Acute Small Bowel Obstruction Due to Meckel's Diverticulum Forming a Knot around the Ileum: An Unusual Presentation
A Nadkarni, P Shetty, S Bhandary, R Jain, B Anand Rao
knot, meckel's diverticulum, small bowel obstruction
A Nadkarni, P Shetty, S Bhandary, R Jain, B Anand Rao. Acute Small Bowel Obstruction Due to Meckel's Diverticulum Forming a Knot around the Ileum: An Unusual Presentation. The Internet Journal of Surgery. 2007 Volume 17 Number 2.
Small-bowel obstruction that accounts for 20% of causes of intestinal obstruction may be due to many causes and Meckel's diverticulum as a cause is rare. We present a 70-year-old man who presented with symptoms of acute intestinal obstruction. Examination revealed central abdominal distension with visible step-ladder peristalsis. At laparotomy, multiple loops of distended small bowel were found, with a Meckel's diverticulum encircling the ileum and knotting around itself and the ileum from an internal hernial orifice in the mesentry. Resection of the part including the diverticulum and end to end anastomosis of the ileum was carried out. Postoperatively, the patient recovered completely. This case highlights the importance of considering a Meckel's diverticulum as a cause of intestinal obstruction in all age groups with no previous abdominal pathology or surgery and not only in young patients.
In the developed world, small-bowel obstruction accounts for 20% of all acute surgical etiologies 1 . The cause of small-bowel obstruction includes several pathological factors, a common cause being postoperative adhesions followed by herniae 1 . Here is a case of a Meckel's diverticulum in a 70-year-old man with acute intestinal obstruction wherein the diverticulum formed a knot around the bowel, making this case a rare one. This case also emphasizes the fact that a differential diagnosis of Meckel's diverticulum should be kept in mind whenever a patient of any age group presents with intestinal obstruction, especially when there is no hernia clinically or past history of abdominal surgeries. It also emphasizes rational and precise use of investigations.
A 70-year-old male patient came to the emergency department with history of abdominal pain and vomiting for the last five days and distension of the abdomen and constipation for the last two days. The abdominal pain was initially dull aching and intermittent but gradually became colicky in nature and had increased in severity and intensity for the past two days associated with bilious vomiting, five to six episodes per day and few hours after food intake. There were no genitourinary complaints or fever or jaundice. There was no history of similar episodes or abdominal surgeries in the past. On examination, the positive findings were: central abdominal distension with a visible step-ladder peristalsis and the patient was in hypotension with tachycardia. There were no signs of hernia or peritonitis. After initial resuscitation measures with IV fluids and nasogastric tube passage, the patient was investigated in the form of routine blood investigations and an X-ray, supine and erect, of the abdomen, which showed few air-fluid levels with dilated loops of intestine, probably the jejunum (Figure1).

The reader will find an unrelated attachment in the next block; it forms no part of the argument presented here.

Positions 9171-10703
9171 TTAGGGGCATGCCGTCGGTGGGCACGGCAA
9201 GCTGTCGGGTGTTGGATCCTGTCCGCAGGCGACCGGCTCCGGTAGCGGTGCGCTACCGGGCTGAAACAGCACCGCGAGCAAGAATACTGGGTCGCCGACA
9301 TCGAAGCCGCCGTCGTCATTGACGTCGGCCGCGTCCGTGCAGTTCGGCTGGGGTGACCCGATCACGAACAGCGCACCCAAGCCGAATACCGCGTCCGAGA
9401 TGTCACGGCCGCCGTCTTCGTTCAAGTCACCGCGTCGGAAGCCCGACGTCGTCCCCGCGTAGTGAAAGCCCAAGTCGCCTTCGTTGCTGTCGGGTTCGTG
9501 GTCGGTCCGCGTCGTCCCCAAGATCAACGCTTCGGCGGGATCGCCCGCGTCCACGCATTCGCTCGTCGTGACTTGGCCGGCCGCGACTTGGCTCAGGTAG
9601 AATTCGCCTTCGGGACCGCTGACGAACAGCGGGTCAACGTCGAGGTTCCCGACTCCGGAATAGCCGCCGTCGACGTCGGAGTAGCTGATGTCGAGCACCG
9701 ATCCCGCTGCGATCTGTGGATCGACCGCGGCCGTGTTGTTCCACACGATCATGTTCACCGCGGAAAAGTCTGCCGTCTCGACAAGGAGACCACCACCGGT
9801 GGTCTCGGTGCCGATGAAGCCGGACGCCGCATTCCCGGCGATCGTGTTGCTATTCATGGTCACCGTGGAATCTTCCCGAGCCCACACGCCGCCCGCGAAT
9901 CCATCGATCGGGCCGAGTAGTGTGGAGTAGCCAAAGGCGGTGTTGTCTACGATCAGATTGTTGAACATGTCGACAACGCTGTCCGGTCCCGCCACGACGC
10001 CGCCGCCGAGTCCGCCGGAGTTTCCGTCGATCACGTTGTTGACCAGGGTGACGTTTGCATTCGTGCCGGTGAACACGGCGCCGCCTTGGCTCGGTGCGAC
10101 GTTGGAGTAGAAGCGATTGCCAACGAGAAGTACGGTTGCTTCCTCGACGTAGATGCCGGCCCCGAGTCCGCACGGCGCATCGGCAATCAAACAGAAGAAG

He underwent an exploratory laparotomy due to worsening condition and failure to respond to conservative management for six hours. Midline incision was made after inducing general anaesthesia. At laparotomy, dilated small bowel loops were noticed extending to the duodeno-jejunal junction. On tracing the small bowel distally, a diverticulum arising from the anti-mesentric border about 20cm from the ileocaecal junction was found. The diverticulum was long enough to rotate around the entire small bowel circumference, to revolve around the bowel through a window in the mesentry and to form a knot with itself [figure 2]. The tip of the diverticulum was inflamed, enlarged and congested due to strangulation of its body and neck[figure 3].